People Innovation Excellence

Data Mining Methods

A variety of methods are available for performing data mining studies, including classification, regression, clustering, and association. Most data mining software tools employ more than one technique (or algorithm) for each of these methods. This section describes the most popular data mining methods and explains their representative techniques.

 

Classification

Classification is perhaps the most frequently used data mining method for real-world problems. As a popular member of the machine-learning family of techniques, classification learns patterns from past data (a set of information – traits, variables, features – on characteristics of the previously labeled items, objects, or events) in order to place new instances into their respective groups or classes. For example, one could use classification to predict whether the weather on a particular day will be “sunny,” “rainy,” or “cloudy.” Popular classification tasks include credit approval, store location, fraud detection, and telecommunication. If what is being predicted is a class label, the prediction problem is called a classification, whereas if it is a numeric value, the prediction is called a regression.

Even though clustering can also be used to determine groups of things, there is a significant difference between the two. Classification learns the function between the characteristics of things ant their membership through a supervised learning process where both types of variables are presented to the algorithm. In clustering, the membership of the objects is learned through an unsupervised learning process where only the input variables are presented to the algorithm. Unlike classification, clustering does not have a supervising mechanism that enforces the learning process. Instead, clustering algorithms use one or more heuristics to discover natural groupings of objects.

The most common two-step methodology of classification-type prediction involves model development/training and model testing/deployment. In the model development phase, a collection of input data, including the actual class labels, is used. After a model has been trained, the model is tested against the holdout sample for accuracy assessment and eventually deployed for actual use where it is to predict classes of new data instances. Several factors are considered in assessing the model, including the following:

  • Predictive accuracy
  • Speed
  • Robustness
  • Scalability
  • Interpretability

Estimating the True Accuracy of Classification Models

In classification problems, the primary source for accuracy estimation is the confusion matrix. Estimating the accuracy of a classification model induced by a supervised learning algorithm is important for the following two reasons: First, it can be used to estimate its future prediction accuracy, which could imply the level of confidence one should have in the classifier’s output in the prediction system. Second, it can be used for choosing a classifier from a given set. The following are among the most popular estimation methodologies used for classification-type data mining models.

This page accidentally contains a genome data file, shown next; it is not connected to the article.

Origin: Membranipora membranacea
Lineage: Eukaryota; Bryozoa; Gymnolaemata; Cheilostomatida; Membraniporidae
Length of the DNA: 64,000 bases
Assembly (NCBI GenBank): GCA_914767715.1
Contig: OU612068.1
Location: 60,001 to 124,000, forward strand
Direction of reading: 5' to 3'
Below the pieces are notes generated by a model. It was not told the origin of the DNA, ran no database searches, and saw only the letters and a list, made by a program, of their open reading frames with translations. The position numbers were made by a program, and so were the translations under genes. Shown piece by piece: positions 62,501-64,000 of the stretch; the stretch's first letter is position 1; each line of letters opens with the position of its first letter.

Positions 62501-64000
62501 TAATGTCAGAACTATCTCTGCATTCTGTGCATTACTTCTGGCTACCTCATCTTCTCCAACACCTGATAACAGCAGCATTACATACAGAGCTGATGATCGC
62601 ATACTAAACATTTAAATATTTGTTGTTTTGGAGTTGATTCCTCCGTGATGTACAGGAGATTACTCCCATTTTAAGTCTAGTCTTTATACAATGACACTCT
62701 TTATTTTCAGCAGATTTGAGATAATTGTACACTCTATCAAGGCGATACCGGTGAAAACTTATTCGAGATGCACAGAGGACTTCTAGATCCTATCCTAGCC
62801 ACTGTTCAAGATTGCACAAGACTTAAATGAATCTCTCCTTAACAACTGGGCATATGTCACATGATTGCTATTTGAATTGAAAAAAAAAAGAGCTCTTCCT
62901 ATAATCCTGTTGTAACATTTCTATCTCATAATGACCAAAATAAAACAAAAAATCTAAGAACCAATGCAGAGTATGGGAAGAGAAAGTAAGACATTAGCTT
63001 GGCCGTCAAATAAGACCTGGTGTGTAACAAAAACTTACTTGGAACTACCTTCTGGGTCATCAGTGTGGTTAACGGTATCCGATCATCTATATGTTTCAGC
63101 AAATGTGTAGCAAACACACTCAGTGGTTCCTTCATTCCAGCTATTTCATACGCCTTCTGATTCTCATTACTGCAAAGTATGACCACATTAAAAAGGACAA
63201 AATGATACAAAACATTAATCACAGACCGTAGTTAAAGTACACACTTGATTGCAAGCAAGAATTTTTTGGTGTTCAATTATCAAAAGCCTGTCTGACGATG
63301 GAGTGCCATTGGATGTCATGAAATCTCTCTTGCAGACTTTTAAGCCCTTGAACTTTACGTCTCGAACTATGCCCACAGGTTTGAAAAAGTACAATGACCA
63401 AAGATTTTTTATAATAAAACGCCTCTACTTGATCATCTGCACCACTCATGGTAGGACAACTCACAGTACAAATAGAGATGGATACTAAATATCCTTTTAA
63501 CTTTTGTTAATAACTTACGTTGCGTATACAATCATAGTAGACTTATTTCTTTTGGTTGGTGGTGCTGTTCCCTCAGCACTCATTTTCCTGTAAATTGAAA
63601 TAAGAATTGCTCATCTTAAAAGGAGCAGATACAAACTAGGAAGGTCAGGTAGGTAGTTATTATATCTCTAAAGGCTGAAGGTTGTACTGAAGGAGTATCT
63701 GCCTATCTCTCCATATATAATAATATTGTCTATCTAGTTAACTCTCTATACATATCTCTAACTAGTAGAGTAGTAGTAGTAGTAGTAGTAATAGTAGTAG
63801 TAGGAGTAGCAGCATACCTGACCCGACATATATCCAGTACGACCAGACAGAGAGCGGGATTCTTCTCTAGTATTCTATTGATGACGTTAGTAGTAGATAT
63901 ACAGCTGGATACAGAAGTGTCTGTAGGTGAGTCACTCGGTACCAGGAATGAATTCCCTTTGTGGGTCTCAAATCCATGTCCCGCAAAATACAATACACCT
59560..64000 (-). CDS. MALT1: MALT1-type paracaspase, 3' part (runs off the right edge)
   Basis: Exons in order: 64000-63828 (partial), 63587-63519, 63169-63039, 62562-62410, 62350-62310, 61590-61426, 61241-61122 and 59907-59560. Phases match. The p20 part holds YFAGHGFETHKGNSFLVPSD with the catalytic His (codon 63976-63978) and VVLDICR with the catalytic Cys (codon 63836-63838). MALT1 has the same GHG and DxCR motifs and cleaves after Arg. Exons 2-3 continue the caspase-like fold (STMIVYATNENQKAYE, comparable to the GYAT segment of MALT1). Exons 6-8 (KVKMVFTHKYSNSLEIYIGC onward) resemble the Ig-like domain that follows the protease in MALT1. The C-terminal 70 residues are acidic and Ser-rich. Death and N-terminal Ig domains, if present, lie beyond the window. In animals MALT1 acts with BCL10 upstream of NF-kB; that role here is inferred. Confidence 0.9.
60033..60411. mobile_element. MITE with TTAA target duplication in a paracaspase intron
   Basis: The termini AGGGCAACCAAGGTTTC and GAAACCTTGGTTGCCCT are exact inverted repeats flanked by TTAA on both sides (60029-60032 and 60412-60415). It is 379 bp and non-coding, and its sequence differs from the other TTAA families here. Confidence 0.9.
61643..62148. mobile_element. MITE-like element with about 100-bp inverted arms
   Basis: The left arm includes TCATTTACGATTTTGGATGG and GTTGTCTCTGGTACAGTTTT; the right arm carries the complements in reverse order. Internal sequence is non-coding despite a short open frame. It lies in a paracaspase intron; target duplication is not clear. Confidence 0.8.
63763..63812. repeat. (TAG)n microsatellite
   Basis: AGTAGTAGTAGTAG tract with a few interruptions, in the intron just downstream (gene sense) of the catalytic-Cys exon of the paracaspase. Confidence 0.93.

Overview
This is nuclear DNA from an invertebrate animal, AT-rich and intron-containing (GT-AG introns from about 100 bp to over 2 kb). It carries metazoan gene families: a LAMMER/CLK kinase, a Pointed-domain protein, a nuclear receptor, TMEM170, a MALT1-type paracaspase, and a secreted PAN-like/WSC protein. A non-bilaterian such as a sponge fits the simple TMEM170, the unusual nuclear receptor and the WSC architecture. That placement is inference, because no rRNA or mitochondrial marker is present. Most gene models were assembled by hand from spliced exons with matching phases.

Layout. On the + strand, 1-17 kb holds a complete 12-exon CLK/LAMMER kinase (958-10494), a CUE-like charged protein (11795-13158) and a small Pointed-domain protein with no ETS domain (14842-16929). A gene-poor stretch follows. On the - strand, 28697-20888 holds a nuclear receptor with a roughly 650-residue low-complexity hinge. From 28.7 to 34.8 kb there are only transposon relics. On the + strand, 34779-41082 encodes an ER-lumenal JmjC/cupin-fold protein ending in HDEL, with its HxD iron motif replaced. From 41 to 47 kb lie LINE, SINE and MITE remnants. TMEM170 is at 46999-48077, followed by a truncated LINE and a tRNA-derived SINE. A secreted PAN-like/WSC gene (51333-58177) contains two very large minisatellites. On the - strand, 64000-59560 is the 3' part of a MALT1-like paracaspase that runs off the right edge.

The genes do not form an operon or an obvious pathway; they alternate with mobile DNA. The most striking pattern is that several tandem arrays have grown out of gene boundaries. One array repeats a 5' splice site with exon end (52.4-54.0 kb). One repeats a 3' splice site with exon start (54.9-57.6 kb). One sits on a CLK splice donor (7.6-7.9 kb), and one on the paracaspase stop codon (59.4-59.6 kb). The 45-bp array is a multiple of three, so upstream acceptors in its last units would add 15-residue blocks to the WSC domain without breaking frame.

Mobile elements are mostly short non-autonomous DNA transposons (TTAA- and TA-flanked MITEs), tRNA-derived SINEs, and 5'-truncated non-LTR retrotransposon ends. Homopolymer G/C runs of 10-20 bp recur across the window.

SIMPLE SPLIT           Thesimple split partitions the data into two mutually exclusive subsets called a training set and a test set. It is common to designate two-thirds of the data as the training set and the remaining one-third as the test set. The training set is used by the inducer and the built classifier is then tested on the test set. An exception to this rule occurs when the classifier is an artificial neural network. In this case, the data is partitioned into three mutually exclusive subsets: training, validation, and testing. The validation set is used during model building to prevent overfitting.

The main criticism of this method is that it makes the assumption that the data in the two subsets are the same kind. Because this is a simple random partitioning, in most realistic data sets where the data are skewed on the classification variable, such an assumption may not hold true. In order to improve this situation, stratified sampling is suggested, where the strata become the output variable. Even though this is an improvement over the simple split, it still has a bias associated from the single random partitioning.

k-FOLD CROSS-VALIDATION      In order to minimize the bias associated with the random sampling of the training and holdout data samples in comparing the predictive accuracy of two or more methods, one can use a methodology called k-fold cross-validation. In k-fold cross-validation, also called rotation estimation, the complete data set is randomly split into k mutually exclusive subsets of approximately equal size. The classification model is trained and tested k item. Each time it is trained on all but one fold and then tested on the remaining single fold. The cross-validation estimate of the overall accuracy of a model is calculated by simply averaging the k individual accuracy measures.

ADDITIONAL CLASSIFICTION ASSESSMENT METHODOLOGIES   Other popular assessment methodologies include the following:

  • Leave-one-out
  • Bootstrapping
  • Jackknifing
  • Area under the ROC curve

CLASSIFICATION TECHNIQUES  A number of techniques are used for classification modeling, including the following:

  • Decision tree analysis
  • Statistical analysis
  • Neural networks
  • Case-based reasoning
  • Bayesian classifiers
  • Genetic algorithms
  • Rough sets

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